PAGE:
By: Mike Kellner
August 3009, Dunharrow, Rohan
Late summer on the plains of Rohan was brutally hot and humid, with few
rains to cool the land. The King dealt with this by moving the entire
court of Rohan up to the mountain stronghold of Dunharrow, because it
was cooler and more comfortable than the Golden Hall of Edoras. Along
with the King came the nobles, and aristocrats, and their families and
servants. It was Rohan’s summer holiday. During the holiday, titles of
rank were less important, and for the most part the adults feasted and
enjoyed each other’s friendship, while the children explored and played.
August was a time to forget your troubles and enjoy the good life.
The heat of the day had faded to the crickets of evening. The old people
were talking and drinking by the fires or sitting in groups on the
grass, and the sky had just turned to black. The full Moon was rising.
At the edge of the tent city, three young people stood talking. Two
boys, nearly grown to men, and a tall slender girl, the younger sister
of one of the boys.
“’The third full Moon of summer rises,” said Háma ominously, “The Night
of The Wandering Spirits.”
“Hmh,” said Éowyn.
“That is when they come out,” said Éomer. “A night to be wary.”
“Find some little children to scare,” answered Éowyn.
Her brother looked at her sternly and said, “It is when the dead who did
not find their way to the other side, roam and haunt the living.”
Háma moved closer to the girl, “perhaps you need a protector.”
She hit him in the arm.
“Ow!” Háma exclaimed, “Why did you do that?”
“This is just another one of your lame attempts to get me to kiss you,”
she replied, “How stupid do you think I am.”
“Why would I want to do that?” Háma asked, sounding insulted.
“I assume, for the same reason as when you tried last week in the
stable,” she answered,
Háma looked hurt, “I thought you would like it.”
“I did not. I do not kiss boys,” Éowyn said sharply.
“You kiss your horse,” Éomer said, trying to rescue his friend.
“That is different, I love my horse,” She said.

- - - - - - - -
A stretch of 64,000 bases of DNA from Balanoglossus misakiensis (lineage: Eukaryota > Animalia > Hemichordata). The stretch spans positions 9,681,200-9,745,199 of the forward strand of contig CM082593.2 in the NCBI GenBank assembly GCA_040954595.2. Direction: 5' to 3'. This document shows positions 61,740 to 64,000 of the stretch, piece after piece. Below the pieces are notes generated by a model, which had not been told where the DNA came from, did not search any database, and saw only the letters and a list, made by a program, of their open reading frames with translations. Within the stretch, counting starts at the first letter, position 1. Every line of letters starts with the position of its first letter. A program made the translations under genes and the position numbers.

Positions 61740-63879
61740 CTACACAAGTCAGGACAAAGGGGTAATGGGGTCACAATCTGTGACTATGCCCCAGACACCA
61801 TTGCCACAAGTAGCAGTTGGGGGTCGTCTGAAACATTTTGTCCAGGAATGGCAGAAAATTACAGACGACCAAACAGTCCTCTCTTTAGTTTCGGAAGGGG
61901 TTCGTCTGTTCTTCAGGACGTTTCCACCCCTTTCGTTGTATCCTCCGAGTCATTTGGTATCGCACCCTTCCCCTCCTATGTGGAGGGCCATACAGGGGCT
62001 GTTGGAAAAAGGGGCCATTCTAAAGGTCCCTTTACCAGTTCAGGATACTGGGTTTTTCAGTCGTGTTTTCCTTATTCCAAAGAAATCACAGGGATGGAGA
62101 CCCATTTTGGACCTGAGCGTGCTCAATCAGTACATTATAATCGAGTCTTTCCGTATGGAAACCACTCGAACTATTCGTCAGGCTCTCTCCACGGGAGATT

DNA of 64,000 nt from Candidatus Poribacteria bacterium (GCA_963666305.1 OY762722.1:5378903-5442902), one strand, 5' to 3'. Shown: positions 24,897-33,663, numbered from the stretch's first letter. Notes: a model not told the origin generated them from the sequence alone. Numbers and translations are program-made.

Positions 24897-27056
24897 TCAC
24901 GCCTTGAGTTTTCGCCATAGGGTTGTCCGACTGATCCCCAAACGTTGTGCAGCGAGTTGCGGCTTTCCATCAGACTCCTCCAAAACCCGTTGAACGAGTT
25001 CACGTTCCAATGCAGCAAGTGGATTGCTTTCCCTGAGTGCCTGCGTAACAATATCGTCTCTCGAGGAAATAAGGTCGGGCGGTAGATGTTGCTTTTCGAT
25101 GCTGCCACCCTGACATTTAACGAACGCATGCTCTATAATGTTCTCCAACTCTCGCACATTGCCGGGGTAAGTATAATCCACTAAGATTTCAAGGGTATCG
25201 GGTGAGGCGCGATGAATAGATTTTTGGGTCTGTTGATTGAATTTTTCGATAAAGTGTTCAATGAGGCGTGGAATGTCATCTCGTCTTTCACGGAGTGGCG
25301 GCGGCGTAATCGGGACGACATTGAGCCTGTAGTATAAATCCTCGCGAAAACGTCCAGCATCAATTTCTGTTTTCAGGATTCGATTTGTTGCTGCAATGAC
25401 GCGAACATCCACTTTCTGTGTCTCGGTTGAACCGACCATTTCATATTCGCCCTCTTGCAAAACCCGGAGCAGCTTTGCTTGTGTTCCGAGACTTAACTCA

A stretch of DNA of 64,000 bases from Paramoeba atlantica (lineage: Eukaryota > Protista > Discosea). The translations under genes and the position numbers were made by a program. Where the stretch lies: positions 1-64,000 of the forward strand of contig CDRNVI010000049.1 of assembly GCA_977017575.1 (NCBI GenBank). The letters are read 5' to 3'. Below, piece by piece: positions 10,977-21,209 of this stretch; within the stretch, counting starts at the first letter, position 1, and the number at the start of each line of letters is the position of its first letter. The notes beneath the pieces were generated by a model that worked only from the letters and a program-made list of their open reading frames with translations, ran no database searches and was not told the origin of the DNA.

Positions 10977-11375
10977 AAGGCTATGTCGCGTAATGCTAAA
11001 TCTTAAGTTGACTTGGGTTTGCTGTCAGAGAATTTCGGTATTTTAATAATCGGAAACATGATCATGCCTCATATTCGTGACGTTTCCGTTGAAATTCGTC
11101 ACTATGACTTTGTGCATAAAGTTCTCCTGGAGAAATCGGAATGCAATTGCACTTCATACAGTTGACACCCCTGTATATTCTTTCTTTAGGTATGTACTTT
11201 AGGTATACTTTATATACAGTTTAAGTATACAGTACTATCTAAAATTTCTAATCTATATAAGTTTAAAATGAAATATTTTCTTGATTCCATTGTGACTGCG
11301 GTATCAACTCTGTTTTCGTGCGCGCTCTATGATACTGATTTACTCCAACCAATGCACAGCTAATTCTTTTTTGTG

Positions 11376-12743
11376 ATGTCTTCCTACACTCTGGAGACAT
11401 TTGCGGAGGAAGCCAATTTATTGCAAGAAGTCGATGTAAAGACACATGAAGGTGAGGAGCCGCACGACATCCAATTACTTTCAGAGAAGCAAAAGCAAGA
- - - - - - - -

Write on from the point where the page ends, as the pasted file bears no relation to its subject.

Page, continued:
“I think she is changing the subject because she is scared,” Háma said.
“Sacred that you will get too close,” she snorted.
“That is definitely the answer of a scared little girl,” Éomer offered.
“I think you are on to something,” Háma said, feeling the tides
shifting. “These young girls scare easily.”
“Clearly scared of the Wandering Spirits,” Éomer said solemnly. “They
sometimes carry off young maidens, you know.”
“You two should go to the cook tent and try this on the scullery girls,”
Éowyn laughed. “You might get lucky.”
“You cover it up well,” Éomer laughed in return.
“Cover up what?” Éowyn asked.
“The fear, fear of the spirits,” Háma answered gravely.
“I can smell the fear in her,” Éomer said.
“I am braver than both of you put together,” she said defiantly.
“Prove it,” Éomer challenged.
She thought for a moment, and said, “Come.”
She walked off swiftly, leaving the two boys to follow as they left the
glowing the fires of the camp, and walked a path lit only by the Moon.
“Where are we going?” Háma asked as they caught up.
“You will see,” she replied.
After they had walked for a few minutes, it seemed the trees were
sickly, and the Moon wasn’t as bright, as if something was sucking the
life and the light out of things.
“This is not a good idea,” Éomer said.
“Getting scared?” Éowyn asked.
“Of course not,” Éomer replied, “I just do not want to get lost.”
“I am not lost,” Éowyn answered.
She looked at him with sideways with an arched eyebrow and said, “I have
heard that the spirits like to carry off young virgins, be they boy or
girl.” Getting no answer, Éowyn continued, “Of course, experienced older
boys like yourselves have nothing to fear on that account.”
Uncomfortable silence hung over them as they walked on. The air seemed
chill, despite it being a balmy summer night. The boys moved closer to
her, and she took each by the hand.
“We should turn back,” Háma said.
“I am not scared,” Éowyn answered, “I have two brave Riders of the Mark
to protect me.”
Their palms were quite sweaty in her hands when she stopped because the
boys were resisting going any further.
“I have proven my point,” Éowyn said triumphantly. “I have led the both
of you closer to the Dark Door of Dimholt than you care to go. I am the
The three pivoted where they stood, relieved that the test of nerve was
“Quiet!” Éomer hissed, “I hear something.”
“What?” Háma asked.
Éowyn’s eyes were as wide as saucers as she scanned the area.
“There, see it is watching us,” she whispered.
The boys strained their eyes, and made out a large shape in the shadows.
“I see it too,” Éomer exclaimed in a hushed tone.
“It is coming towards us,” Háma exclaimed.
Startled, Éowyn let out a loud scream, turned and bolted as fast as her
long legs could carry her. The boys tried to keep up, but she had always
been the swiftest afoot.